Retirement and Income Solutions, or RIS, adjusted earnings were down 40% year-over-year. The primary driver was lower variable investment income, mostly due to weaker private equity returns. This was partially offset by favorable recurring interest margins year-over-year. RIS investment spreads were 96 basis points and 112 basis points excluding VII, up 21 basis points versus Q4 of '21 and up 11 basis points sequentially, primarily due to income from in-the-money interest rate caps. RIS liability exposures were down 1% year-over-year due to certain accounting adjustments that do not impact fees or spread income. That said, RIS had strong volume growth driven by sales up 23% in 2022. This was primarily driven by pension risk transfers and stable value products.
In addition, we had a record sales quarter for structured settlements, demonstrating the strength of product diversification within RIS. With regards to PRT, we completed 6 transactions worth $12.2 billion in 2022, a record year for MetLife, and we continue to see an active market. Moving to Asia. Adjusted earnings were down 63% and down 62% on a constant currency basis, primarily due to lower variable investment income. In addition, we had a write-down of a deferred tax asset in China as it was determined that the accumulated tax losses were unlikely to be utilized within the required 5 year statutory period. The write-down of the DTA reduced Asia's adjusted earnings in Q4 of 2022 by $34 million after tax and was accounted for in net investment income due to the equity method of accounting treatment for our China joint venture.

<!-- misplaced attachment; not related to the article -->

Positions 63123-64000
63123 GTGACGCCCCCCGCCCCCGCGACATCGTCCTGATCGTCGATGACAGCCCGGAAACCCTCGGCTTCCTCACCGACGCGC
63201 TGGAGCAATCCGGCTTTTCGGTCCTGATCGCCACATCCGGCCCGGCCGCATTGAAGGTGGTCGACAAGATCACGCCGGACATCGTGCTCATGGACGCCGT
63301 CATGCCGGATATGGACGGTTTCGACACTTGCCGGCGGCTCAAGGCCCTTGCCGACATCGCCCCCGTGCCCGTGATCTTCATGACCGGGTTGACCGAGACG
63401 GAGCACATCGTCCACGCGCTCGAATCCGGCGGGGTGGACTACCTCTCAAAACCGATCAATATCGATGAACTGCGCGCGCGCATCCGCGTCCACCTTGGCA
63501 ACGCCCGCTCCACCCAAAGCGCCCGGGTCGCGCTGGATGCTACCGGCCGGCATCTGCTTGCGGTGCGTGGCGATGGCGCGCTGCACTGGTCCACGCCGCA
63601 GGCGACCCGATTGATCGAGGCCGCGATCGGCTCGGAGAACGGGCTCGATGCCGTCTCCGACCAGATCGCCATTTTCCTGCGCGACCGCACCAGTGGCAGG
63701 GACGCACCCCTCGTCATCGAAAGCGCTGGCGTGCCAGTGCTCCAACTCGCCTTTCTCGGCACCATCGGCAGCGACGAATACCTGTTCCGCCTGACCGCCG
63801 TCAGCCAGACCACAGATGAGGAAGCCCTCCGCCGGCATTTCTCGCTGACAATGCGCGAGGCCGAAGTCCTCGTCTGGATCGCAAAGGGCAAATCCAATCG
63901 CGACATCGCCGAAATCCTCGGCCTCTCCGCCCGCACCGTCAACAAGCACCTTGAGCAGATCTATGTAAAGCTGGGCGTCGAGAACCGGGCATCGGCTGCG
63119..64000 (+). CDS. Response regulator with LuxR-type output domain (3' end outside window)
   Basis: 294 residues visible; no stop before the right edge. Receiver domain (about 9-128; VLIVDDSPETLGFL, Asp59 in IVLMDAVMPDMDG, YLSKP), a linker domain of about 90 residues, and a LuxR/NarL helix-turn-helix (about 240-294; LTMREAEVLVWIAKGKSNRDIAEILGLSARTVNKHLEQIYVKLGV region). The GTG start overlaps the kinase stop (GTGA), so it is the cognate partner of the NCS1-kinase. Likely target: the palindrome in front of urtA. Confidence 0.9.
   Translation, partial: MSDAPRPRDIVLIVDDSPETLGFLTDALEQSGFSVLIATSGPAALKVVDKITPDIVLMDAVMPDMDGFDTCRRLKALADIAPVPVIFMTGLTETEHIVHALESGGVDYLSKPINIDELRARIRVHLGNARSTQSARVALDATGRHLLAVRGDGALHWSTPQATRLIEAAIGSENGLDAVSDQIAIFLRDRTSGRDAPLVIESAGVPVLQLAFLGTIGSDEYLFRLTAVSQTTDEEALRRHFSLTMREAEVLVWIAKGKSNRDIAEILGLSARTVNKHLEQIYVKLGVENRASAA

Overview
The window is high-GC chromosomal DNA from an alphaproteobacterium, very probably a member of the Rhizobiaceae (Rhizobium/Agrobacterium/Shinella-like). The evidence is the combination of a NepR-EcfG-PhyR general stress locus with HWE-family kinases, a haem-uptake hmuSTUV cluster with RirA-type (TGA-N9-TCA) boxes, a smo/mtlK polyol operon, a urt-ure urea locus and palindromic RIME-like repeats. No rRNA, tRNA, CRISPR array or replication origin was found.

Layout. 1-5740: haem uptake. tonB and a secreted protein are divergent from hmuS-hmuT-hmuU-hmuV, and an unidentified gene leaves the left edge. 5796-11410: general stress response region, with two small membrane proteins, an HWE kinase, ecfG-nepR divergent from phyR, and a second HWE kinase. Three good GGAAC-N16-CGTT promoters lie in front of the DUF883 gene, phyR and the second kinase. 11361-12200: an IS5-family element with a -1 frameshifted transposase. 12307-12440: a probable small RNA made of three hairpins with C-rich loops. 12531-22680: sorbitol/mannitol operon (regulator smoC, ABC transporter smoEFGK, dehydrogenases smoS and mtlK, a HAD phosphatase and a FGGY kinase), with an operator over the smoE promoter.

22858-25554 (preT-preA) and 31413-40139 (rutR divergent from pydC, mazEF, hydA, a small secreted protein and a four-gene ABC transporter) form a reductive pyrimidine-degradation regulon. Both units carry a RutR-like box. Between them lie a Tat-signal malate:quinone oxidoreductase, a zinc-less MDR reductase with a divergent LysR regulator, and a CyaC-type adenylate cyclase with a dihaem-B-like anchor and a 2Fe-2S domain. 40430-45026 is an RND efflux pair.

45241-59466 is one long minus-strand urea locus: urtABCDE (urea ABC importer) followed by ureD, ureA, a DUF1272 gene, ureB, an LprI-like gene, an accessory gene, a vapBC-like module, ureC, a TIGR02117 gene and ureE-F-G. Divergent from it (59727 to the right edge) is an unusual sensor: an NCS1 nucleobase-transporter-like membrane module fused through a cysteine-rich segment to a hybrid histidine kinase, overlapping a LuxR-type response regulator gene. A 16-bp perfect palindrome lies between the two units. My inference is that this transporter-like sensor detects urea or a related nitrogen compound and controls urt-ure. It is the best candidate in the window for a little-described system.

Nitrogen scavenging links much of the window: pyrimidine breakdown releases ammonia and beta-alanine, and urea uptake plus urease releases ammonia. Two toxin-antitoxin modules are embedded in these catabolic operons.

While Asia's underwriting was modestly unfavorable versus Q4 of '21, we saw a significant sequential improvement due to lower COVID claims in Japan. Asia's key growth metrics remained solid as general account assets under management on an amortized cost basis grew 4% on a constant currency basis. And sales were up 12% year-over-year on a constant currency basis, primarily driven by FX annuities sold through face-to-face channels in Japan. For the full year, Asia sales were up 11%, exceeding its 2022 guidance of mid to high-single digits. Latin America adjusted earnings were $181 million, up 45% and up 51% on a constant currency basis. This strong performance was primarily driven by favorable underwriting and solid volume growth. Overall, COVID-19related deaths in Mexico were down significantly year-over-year.
In addition, the Chilean encaje, which had a positive 6% return in 4Q '22 versus 4% in the prior year and higher recurring interest margins, were positive contributors. These two favorable items were partially offset by lower variable investment income year-over-year. LatAm's top line continues to perform well as adjusted PFOs are up 20% year-over-year on a constant currency basis, and sales were up 22% on a constant currency basis, driven by growth across the region. EMEA adjusted earnings were $70 million, up 67% and up 112% on a constant currency basis, primarily driven by favorable underwriting versus Q4 of '21, which had elevated COVID-19-related claims, particularly in the U.K. This was partially offset by less favorable expenses year-over-year.